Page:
It is often very difficult for couples to decide that they are going to adopt. To some couples, it's a sign that they are giving up on the long struggle to have their own child. For others, it's a sad realization that they may never have their own, biological heir. Adoption is a very exciting and rewarding experience - but it is very important to make sure that you are heading into it for the right reasons, before committing to take a child into your life.
Adopting After Infertility
If you've decided to adopt after years of fertility treatments, you need to truly consider this decision. You had your heart set on having your own child. Now, you need to make sure that both you and your partner are ready for the issues that adoption may entail, and that you are ready to welcome this person into your lives. Some people decide to look into adoption while still undergoing fertility treatments. It is very important, if you do this, to realize that you are committing to taking in a needy person - even if your fertility treatments work. Are you ready to have both an adopted child and your own child? Should you wait to look into adoption until you've given up completely on your fertility treatments? These are all important questions to consider.
If you are considering adoption, you and your partner will have to decide where you draw your line. Will you only accept a child that has the same skin color that you have? Will you take in someone from another country? Will you only take a girl? A boy? What about if the child has some special needs? How do you feel about adopting a child that has extra issues of some sort - and which types of issues do you feel that you could handle? Physical? Emotional? Mental? These are all very important questions that any adoption agency will ask you to consider. Coming to the adoption agency with these answers in place will make your initial meetings go more smoothly and more quickly. These are not questions to be taken lightly - but ones to consider at great length.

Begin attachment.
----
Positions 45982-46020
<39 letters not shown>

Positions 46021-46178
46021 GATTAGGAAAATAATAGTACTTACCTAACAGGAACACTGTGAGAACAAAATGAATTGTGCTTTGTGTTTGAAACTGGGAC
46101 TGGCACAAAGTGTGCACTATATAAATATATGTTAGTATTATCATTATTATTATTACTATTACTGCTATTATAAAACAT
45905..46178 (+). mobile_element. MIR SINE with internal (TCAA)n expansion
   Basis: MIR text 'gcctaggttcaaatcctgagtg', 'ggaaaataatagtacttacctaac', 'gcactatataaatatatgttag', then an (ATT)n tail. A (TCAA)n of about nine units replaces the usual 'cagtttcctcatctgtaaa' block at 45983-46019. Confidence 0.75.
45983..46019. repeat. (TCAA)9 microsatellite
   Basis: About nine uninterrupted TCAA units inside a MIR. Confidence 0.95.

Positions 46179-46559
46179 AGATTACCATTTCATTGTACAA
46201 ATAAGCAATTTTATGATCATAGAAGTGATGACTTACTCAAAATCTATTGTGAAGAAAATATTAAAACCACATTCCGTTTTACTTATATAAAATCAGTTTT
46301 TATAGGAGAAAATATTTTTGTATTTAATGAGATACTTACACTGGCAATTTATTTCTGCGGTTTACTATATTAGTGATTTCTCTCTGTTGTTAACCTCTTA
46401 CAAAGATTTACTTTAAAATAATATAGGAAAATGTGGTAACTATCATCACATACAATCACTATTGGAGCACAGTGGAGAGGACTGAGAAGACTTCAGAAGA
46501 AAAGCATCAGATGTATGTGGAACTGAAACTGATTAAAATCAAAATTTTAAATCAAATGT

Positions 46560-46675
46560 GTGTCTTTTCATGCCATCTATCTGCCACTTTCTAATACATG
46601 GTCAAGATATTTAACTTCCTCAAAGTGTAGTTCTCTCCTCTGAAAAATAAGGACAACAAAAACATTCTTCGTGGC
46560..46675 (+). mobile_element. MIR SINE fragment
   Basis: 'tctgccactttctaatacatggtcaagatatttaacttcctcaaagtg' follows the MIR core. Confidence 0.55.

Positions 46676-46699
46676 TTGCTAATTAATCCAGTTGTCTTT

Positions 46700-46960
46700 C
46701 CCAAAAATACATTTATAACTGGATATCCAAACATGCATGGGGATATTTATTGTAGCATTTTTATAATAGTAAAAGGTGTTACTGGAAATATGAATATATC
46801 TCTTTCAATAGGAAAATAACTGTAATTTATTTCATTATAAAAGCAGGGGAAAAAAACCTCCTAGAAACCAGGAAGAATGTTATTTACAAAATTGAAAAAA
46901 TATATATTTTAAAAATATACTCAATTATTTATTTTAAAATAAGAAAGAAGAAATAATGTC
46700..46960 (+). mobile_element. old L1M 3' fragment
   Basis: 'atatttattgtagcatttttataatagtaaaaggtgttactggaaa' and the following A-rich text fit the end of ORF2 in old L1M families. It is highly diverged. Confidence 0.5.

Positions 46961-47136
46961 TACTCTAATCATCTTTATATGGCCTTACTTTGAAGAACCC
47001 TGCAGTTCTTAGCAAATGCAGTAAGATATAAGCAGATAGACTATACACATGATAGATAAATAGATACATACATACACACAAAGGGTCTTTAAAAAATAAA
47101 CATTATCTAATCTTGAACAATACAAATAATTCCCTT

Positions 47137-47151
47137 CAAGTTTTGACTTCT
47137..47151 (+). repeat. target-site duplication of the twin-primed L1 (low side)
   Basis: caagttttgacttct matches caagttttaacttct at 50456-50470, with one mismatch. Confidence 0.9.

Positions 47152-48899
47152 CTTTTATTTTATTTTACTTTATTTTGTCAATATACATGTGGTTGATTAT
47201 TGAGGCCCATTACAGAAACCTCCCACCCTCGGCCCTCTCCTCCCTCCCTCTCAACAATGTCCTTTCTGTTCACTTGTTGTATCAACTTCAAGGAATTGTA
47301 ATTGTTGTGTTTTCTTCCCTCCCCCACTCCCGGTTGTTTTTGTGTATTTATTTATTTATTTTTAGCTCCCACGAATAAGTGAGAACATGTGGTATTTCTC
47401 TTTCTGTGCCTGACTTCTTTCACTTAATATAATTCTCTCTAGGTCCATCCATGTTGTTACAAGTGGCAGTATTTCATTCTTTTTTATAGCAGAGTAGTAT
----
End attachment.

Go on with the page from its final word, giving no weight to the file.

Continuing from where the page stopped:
You'll also want to think about the age of the child that you are willing to accept. Will you only accept a baby, which can cause a longer wait than an older child? If so, keep in mind that with an international adoption, you may not see the child until he is six months old or older. If you were given the chance to adopt a child, but were told that he had an older sibling who needed to be adopted as well, would you take them both? Certainly, it is understandable that most people want a baby when they are looking to adopt. You'll need to decide where you draw your line with the age you'll accept and how you'll feel as you integrate a child of this age into your home.